This quick guide will continue from this setup tutorial, and show you the simple edit you need to make to your CakePHP ‘config.php’ file to connect to you’re database.
This of course will work with any mysql setup, but since we setup our installation on a Digital Ocean Ubuntu server using the PHPMyAdmin one click setup I’ll point out where you can find your mysql user and password info while we’re here.
When you login to you’re server via terminal:
You should be given a welcome message and some info about your setup. You should be able to see something along the lines of the following:
- The URL to access PHPMyAdmin will be: http://YOUR_IP/phpmyadmin
- Your user will be: admin
- Your password will be: Whatever is displayed above
Also not the last line in the above image. There is a ‘.digitalocean_password’ file created in the ‘/root’ directory of your server. If you open that file in a text editor you’ll see that your mysql installation has a few users already configured, one of which will be the same as the user above.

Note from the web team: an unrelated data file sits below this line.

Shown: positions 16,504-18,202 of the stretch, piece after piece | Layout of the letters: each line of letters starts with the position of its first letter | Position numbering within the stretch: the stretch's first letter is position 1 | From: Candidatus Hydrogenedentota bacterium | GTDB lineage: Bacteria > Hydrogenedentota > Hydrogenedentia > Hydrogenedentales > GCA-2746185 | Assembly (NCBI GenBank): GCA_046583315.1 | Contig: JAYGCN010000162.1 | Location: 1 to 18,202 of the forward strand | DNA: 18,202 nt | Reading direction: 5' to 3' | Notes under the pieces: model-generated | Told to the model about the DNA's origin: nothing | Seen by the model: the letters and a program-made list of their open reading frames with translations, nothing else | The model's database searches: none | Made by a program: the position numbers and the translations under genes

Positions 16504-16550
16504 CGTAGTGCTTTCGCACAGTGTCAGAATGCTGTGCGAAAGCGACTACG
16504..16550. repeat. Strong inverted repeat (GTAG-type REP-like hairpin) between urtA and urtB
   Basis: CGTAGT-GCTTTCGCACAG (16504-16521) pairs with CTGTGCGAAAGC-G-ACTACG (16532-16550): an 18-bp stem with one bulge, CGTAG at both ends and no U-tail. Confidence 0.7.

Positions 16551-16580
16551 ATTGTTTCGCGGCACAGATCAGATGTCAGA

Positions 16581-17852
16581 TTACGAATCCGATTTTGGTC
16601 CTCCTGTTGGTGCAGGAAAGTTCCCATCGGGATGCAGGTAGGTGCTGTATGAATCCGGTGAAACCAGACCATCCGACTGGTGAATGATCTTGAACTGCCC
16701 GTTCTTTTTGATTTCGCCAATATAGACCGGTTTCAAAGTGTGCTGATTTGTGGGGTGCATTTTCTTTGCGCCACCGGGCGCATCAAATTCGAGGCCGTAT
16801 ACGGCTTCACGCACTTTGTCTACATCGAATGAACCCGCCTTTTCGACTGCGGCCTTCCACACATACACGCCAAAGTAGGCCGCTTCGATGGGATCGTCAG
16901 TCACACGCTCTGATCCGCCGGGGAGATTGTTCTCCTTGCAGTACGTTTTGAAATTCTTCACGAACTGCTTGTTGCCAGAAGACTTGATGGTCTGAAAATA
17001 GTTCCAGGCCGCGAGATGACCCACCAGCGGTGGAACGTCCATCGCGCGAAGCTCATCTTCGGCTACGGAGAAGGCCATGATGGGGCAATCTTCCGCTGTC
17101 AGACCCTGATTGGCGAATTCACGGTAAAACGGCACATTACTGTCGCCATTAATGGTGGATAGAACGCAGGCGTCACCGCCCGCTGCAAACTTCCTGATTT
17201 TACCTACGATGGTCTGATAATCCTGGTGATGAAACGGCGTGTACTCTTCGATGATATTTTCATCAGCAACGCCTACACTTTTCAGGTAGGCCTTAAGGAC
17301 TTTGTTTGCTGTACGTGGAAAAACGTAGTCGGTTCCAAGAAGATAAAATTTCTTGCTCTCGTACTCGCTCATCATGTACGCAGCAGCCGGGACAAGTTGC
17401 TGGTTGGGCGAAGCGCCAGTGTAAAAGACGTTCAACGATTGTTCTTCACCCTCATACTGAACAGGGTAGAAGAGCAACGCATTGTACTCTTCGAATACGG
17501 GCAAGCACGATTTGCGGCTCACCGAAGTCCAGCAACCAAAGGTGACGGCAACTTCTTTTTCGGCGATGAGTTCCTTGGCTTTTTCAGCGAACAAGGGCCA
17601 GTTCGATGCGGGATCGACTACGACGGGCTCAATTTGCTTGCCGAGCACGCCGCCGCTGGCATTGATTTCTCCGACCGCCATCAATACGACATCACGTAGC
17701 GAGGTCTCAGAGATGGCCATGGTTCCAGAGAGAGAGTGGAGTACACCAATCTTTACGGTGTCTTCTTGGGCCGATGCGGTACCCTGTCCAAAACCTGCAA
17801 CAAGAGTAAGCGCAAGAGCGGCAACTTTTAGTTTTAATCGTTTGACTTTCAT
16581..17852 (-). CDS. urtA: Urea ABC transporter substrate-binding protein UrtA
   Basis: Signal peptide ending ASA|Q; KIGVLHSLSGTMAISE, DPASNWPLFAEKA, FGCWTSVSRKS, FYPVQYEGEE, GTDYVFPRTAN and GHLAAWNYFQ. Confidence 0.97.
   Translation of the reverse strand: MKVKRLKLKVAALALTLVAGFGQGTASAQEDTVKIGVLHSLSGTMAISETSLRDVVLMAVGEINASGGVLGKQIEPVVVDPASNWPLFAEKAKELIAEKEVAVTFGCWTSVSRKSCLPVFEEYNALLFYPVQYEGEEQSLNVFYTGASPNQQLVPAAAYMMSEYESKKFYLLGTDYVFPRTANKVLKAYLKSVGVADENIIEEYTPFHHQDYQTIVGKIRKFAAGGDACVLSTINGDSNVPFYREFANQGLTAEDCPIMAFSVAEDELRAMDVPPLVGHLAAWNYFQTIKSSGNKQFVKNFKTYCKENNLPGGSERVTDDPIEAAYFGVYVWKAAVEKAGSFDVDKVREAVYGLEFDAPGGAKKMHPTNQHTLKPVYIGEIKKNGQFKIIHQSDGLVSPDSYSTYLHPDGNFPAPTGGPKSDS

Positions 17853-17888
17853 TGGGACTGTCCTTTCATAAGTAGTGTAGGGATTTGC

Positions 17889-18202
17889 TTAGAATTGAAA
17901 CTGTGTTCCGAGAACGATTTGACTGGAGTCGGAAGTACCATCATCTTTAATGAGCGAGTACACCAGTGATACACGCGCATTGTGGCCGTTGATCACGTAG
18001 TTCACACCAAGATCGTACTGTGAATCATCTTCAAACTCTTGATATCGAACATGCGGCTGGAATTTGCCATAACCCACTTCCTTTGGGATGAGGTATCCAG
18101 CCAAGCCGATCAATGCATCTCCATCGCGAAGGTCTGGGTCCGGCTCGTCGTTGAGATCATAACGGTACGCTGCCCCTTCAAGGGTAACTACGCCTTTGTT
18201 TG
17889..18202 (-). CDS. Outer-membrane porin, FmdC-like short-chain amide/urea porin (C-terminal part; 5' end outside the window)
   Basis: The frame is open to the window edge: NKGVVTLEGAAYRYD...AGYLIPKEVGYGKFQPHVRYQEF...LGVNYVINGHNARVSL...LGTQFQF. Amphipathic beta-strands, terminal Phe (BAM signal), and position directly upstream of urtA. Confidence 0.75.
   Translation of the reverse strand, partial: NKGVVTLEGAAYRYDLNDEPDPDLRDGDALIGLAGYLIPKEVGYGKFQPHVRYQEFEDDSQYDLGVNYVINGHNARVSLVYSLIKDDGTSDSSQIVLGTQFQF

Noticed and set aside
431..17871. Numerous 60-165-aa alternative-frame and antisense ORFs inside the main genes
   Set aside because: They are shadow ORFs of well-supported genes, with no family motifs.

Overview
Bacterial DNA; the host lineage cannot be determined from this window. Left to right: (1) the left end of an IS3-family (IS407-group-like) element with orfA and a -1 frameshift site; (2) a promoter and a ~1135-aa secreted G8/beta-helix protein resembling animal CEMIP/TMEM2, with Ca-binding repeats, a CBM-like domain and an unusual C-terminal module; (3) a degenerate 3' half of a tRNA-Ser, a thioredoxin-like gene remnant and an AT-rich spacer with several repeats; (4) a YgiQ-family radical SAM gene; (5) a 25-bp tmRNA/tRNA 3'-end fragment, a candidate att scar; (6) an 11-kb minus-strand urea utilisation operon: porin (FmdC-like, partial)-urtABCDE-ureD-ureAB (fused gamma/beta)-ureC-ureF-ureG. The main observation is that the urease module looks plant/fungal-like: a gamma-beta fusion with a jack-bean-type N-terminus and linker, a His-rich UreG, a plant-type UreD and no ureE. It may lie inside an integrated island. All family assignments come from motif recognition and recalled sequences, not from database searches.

Step 1: Create a Database
First you need you’ll need to login to PHPMyAdmin and create a database for your CakePHP application to use. Once you’ve logged in create a new database by clicking ‘New‘ on the top of the menu on the left of your screen (below):
Give your database a name (lowercase, no spaces…obviously), hit ‘Create’, and you’re done here.
Step 2: Update the Config File
You need to connect your CakePHP config file to your new database. The easiest way to do this is to login to your server with FTP software (Filezilla for example).
Once you’re connected navigate to the directory path: /var/www/html/YOUR_APP_NAME/config
In this directory you’ll find an ‘app.php’. This file contains a lot of the general setting for your application, it’s extremely well commented. For now you need to tell it what database to use and the user and password for said database. At the time of writing this in the latest version of CakePHP they are lines 232, 233 and 234. Update the placeholder info with the relevant data and save the file. Upload the new version of that file overwriting the old one, and were done. If you return to the default home page of your application (your IP address if you’ve followed from this setup tutorial), you should now see that your application can talk to your new database.
Time to start making stuff!